5th candidate for school board forces primary

July 07, 1994|By Lan Nguyen | Lan Nguyen,Sun Staff Writer

A Columbia resident is the fifth candidate seeking a Howard County school board seat, forcing a fall primary to narrow the field to four for the nonpartisan general election.

Robert F. Minehart Jr., a staff officer for the Office of Policy at the National Security Agency, who filed his candidacy last week, says he wants to give parents greater access as board members make decisions on policies, budget issues and redistricting changes.

The school board is "something where I can make a difference and something I have a lot of concern about," he said. "I enjoy community involvement."

Under a provision of state law that applies only to school board elections, there must be a primary election if there are more than two candidates for each vacancy. With Mr. Minehart's entry into the race, there are five candidates for the positions being vacated by board members Dana Hanna and Deborah Kendig.

Mr. Minehart, a professional engineer, is married and has two children who attend Stevens Forest Elementary School. The registered Democrat sits on the legislative committee of the Howard County Chamber of Commerce and is treasurer of the Columbia Forum. He has been chairman of the annual Great Cardboard Boat Regatta since it began in 1991. The regatta begins summer activities at Columbia's lakefront.

Mr. Minehart said that while the current school board is doing a good job, it can do a better one.

"The perception is, whether good or bad, the public has not been involved," he said.

"These are public schools, and the public should decide what they want."

He says he would work to get more community involvement.

"There's nothing wrong with the school board going out to groups to meet," he said. "You reach into the community and you pull people out. There's a lot of introverted people who have good ideas."

Among the issues facing Howard County schools, Mr. Minehart cites year-round schooling, Superintendent Michael E. Hickey's future and capital expenditures.

Mr. Minehart said he has not decided whether he supports or opposes year-round schooling, a type of scheduling that eliminates the traditional 12-week summer vacations.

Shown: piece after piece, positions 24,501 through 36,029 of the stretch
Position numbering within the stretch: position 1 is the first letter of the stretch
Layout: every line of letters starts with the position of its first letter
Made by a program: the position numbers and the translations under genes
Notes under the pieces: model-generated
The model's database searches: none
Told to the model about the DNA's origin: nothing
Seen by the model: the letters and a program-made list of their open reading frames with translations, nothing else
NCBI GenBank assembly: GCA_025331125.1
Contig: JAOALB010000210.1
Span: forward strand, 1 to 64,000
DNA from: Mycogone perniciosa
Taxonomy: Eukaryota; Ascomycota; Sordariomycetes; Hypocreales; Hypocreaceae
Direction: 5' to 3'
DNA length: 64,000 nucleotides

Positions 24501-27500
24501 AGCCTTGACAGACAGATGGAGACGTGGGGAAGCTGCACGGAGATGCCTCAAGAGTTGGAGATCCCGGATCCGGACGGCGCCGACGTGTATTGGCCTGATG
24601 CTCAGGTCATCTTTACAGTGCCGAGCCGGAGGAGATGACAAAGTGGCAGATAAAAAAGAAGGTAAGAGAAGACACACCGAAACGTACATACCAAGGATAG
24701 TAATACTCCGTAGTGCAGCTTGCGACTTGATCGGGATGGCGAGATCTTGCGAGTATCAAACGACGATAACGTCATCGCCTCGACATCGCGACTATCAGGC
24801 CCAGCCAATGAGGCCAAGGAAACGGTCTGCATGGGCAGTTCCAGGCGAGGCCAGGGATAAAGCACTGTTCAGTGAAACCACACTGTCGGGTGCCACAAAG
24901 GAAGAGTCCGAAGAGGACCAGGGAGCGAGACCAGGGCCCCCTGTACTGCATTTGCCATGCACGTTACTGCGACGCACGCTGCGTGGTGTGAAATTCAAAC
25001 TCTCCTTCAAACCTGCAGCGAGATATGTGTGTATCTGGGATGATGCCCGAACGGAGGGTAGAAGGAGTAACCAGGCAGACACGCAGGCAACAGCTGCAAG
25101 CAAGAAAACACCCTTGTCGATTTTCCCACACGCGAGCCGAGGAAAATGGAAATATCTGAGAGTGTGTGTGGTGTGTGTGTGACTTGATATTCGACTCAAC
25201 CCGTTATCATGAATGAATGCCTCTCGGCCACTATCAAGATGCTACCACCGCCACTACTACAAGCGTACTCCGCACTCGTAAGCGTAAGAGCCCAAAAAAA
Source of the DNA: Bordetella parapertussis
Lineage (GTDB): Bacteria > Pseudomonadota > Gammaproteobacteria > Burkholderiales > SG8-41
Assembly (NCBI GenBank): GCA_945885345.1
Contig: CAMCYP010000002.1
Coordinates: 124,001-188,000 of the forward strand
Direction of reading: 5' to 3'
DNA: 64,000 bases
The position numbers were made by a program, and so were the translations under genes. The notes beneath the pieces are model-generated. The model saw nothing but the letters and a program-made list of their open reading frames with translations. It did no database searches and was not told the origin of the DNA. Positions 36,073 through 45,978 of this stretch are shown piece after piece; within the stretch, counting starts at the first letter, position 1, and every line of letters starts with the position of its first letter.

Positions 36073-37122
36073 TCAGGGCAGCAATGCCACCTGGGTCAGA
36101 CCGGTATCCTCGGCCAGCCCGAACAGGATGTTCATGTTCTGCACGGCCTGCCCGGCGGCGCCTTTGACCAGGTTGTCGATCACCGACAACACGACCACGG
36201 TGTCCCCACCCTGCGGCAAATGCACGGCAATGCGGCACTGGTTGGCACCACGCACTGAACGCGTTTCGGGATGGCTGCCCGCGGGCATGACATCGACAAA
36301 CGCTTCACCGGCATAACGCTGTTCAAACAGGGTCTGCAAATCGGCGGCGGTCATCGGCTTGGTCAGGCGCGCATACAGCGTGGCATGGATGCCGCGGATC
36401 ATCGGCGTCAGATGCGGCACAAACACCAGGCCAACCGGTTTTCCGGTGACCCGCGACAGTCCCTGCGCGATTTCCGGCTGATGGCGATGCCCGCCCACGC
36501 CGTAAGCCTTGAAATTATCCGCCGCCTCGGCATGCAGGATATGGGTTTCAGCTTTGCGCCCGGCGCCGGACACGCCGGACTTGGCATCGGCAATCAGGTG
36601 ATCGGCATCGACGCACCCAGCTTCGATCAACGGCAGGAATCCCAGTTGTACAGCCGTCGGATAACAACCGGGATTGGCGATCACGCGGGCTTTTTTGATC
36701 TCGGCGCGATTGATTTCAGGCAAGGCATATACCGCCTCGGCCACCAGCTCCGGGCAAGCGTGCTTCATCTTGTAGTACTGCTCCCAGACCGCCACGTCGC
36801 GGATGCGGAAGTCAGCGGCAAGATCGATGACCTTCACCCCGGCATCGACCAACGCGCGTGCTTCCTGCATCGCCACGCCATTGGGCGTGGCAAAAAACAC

"If the community chose to recommend year-round schools, it would be hard to go against what they say. Personally, year-round schooling scares me. What are we going to do with day care?" he said.

Regarding Dr. Hickey's future, Mr. Minehart said, "I have to believe his intentions are all good, and he's tried his best.

"When his term is up, the school board should see who's interested and see who is best qualified for the job. It may be that Dr. Hickey is best qualified, but it's important we say to the community that we . . . really looked at [everybody]."

Mr. Minehart would also like to strengthen the school system's partnerships with business so that businesses can give exposure and provide training to students who are preparing for college and the work world.

"The students who are interested in politics, get them downtown more," he said. "The students who are interested in [shipping], get them down to the docks in Baltimore more. We have a very good system, but we need to look into the future. We need more.

"I'm not hitting on or criticizing what people have done on the board," Mr. Minehart said. "What's important is they have given it their all. I think more can be done."

The four other candidates for the school board are:

Lisbon resident and Republican Stephen Bounds, a lawyer who works in Ellicott City; West Friendship veterinarian and Democrat Karen Campbell, a former school board member; Columbia resident and Democrat Delroy Cornick, a retired Morgan State University professor; and Elkridge resident and Democrat Jamie Kendrick, a University of Maryland College Park student.

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